reason, when doing your marketing research, you should
strive to learn how the marketing channel works in your
target market and who the important channel members are.
In selecting your channel members, consider the following:
- What value will the channel member offer your firm?
- Are they seen as key to your distribution efforts
by other channel members (in which case will have to
work through them)?
- What coverage does the channel member offer you?
- What services do they offer?
- What will they expect of you?
- How will you communicate with them (do they speak
- What will they cost (what mark-ups are they likely
- Will you have any say in the further distribution
decisions that they make?
You are not likely to have much control over the channel
beyond the first intermediary
Unless you have a very desirable product and are quite
a large, influential company, you are seldom likely to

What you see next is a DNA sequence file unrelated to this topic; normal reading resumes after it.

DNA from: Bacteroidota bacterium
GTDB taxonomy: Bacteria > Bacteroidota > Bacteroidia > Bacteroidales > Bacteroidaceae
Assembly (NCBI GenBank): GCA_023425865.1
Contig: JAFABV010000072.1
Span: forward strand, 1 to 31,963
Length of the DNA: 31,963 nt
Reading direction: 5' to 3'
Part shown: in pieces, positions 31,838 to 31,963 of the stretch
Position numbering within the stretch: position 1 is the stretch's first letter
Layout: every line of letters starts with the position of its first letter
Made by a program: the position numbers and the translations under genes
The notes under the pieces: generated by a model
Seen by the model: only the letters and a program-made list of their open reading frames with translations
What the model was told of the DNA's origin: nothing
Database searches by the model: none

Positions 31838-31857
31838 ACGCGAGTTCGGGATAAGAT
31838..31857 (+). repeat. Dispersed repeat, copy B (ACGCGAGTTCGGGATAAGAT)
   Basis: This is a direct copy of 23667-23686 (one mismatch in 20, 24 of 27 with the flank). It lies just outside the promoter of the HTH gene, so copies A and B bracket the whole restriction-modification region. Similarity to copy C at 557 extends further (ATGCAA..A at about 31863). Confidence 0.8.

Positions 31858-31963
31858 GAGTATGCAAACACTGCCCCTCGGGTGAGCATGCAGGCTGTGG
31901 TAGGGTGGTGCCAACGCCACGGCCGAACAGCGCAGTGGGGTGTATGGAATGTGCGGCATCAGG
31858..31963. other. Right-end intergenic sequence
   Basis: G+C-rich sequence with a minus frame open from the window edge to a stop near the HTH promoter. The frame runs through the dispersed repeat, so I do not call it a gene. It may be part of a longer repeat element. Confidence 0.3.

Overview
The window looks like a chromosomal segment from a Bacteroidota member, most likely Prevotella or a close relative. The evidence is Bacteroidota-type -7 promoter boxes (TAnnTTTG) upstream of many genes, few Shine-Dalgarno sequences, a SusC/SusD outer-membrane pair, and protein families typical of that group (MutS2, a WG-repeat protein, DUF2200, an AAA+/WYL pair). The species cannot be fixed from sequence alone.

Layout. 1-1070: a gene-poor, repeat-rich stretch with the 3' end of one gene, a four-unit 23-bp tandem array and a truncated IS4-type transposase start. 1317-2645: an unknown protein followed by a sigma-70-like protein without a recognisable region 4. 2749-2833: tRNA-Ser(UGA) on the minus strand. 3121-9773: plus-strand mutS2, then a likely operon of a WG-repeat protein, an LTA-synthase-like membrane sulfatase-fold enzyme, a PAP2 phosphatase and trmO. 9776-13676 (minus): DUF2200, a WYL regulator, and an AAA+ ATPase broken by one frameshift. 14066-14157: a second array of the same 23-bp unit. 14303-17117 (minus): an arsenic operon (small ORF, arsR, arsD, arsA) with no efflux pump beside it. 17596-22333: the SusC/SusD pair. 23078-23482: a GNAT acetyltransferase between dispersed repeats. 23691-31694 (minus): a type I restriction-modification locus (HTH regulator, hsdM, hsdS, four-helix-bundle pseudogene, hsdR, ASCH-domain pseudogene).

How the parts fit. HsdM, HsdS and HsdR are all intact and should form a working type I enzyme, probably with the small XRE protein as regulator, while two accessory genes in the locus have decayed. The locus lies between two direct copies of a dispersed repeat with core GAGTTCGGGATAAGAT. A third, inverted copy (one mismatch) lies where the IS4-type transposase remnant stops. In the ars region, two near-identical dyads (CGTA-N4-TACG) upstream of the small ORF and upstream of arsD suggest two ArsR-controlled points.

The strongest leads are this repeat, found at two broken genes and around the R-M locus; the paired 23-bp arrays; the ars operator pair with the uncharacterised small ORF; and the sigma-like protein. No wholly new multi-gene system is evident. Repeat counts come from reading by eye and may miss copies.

have much control of the marketing channel beyond the
first channel member. For example, if you sell to an import
distributor, the distributor will generally not allow
you to make any decisions or have any control over who
they, in turn, sell to or through. Your control over the
channel pretty much ends with the import distributor!
Large multinational corporations such as Kodak, for example,
may enter a market and develop a channel that they control
by providing active assistance (such as providing financial
marketing incentives to photo shops to carry their brand
as they did in China) and even by taking over or partnering
with some key channel members (such as distributors and
wholesalers). Indeed, they may even set up a wholesaling
and sales operation in competition to the existing channel
structure. Kodak also franchise their Kodak brand by allowing
entrepreneurs to set up small Kodak-only photo outlets.
With this effort, Kodak has taken control over much of
the marketing channel. But in reality only a few companies
have the reputation, brand and resources to do so.